You walk through the market and glance at the fish stalls heaped with limp silver. Only a day or so ago these fish, most of them, were out where ‘the low sky mates with the sea.’ Now they bear price tags. Even fish, so we say, is high priced. That is true. Fish are high priced – and the least of the price is reckoned in coin.

Men who would rather fish at sea than work ashore sail out on the fishing boats to seek and follow the fish. It is a glad, hard life, and they love it well – but they stake their lives on the catch. It isn’t often that the boats don’t come back to port, for their oil-skinned skippers and crews to shout to their friends on the dock with word of their luck – but sometimes they don’t. The ‘Republic’ was one that didn’t. And how are you going to figure that into the price of a pound of fish?”

Rest in peace, Dave Nichols, Jason Bjaranson, Luke Jensen, Chris Langel, F/V Lady Cecilia, and F/V Chevelle. My heart goes out to all of your loved ones left on shore.

 

25 Comments

  1. The fisherman’s prayer, by Butch Leman

    • What a good video to share, Boz – thank you for this!

  2. Thanks, Tele, for putting my BS into perspective today! My heart lurched when I heard about the boat, so glad you posted! Love you as always, Joy!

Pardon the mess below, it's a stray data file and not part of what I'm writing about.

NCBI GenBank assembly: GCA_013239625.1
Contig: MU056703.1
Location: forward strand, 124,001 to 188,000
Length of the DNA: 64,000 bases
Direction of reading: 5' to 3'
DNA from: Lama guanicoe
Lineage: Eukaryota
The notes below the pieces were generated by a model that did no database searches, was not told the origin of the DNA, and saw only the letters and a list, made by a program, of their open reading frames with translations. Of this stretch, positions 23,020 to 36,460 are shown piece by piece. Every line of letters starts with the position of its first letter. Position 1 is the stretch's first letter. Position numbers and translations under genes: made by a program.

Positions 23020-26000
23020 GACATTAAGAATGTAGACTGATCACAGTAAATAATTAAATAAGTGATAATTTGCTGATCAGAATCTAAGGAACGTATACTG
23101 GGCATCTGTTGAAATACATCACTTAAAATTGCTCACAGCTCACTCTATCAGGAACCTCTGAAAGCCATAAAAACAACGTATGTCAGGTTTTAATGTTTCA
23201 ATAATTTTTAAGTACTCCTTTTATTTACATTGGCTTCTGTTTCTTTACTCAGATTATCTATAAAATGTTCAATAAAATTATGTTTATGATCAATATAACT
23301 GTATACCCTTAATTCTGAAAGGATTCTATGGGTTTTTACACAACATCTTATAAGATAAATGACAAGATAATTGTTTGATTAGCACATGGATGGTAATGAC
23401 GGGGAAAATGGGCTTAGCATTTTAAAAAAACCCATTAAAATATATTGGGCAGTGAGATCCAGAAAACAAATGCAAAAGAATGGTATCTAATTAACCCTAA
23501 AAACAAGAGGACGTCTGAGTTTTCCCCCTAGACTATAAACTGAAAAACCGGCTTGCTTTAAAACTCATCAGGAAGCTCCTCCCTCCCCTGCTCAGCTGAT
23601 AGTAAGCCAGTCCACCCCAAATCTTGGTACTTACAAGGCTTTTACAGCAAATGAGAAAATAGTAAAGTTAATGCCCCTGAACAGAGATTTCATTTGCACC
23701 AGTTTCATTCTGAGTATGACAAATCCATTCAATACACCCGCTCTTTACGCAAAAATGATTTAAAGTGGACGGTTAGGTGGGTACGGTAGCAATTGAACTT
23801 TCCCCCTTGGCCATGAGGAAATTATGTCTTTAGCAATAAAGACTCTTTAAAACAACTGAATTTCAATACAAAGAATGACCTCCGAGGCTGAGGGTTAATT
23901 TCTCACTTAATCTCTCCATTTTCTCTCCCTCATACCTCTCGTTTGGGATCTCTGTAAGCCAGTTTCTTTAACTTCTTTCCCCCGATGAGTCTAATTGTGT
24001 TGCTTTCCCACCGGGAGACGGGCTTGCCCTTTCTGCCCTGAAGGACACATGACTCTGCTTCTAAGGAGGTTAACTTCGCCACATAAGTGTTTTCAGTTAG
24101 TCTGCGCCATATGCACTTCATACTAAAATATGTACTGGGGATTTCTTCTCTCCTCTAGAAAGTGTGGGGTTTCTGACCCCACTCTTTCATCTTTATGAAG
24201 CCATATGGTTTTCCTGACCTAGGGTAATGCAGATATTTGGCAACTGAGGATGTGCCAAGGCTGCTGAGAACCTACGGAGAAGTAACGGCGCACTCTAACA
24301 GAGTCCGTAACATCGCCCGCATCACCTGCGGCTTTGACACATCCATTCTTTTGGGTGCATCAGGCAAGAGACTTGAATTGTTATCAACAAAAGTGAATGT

• Perspective makes a difference… Love to you, too, Joy!

  3. Beautiful piece, Tele. Made me stop and think about all my fishing buddies who are no longer with us, give a little prayer for those who are out fishing right now, and wishing a safe return for those of us who soon will be.

    • Yep, I know this stuff hits you in the same place, Jen. Such a bizarre balancing act we do, identifying so strongly with an occupation and lifestyle while accepting a certain level of ungovernable risk as the price of admission.

  4. I am sorry, Tele. Your post is too real and too close. I am sorry for those lost and for those left.

    • Thank you, Kathryn.

  5. Thanks for up to date info from Hooked.

  6. Ooooff! This post hit hard Tele. I assume you and Joel are going to go over drills et c. this spring. looking at the names at the fishermen’s memorial is an amazing, sobering experience. The memorial in Newport harbor is a walk where the pavement has names of boats and crew lost at sea – like getting a star on Hollywood Blvd. You walk on that path going to the marine store in the summer. Perhaps by design, it makes you think about safety and things you should do for the boat before you go fish. And weather and getting back instead of being tougher.

    You guys be safe out there.

    • I haven’t seen the Newport memorial – will have to do that next time I’m down that way. Sounds like a good idea, having the names out in our daily life and routine walks, rather than isolated on a plaque. Yes, we’ve got safety on the mind right now… Signed up to spend our last 2 nights in Bellingham in a first aid/CPR class, which has been long overdue, and will be putting drills on the list when we get up there.

      You be safe, too, buddy. I know a couple furry friends who depend on your return.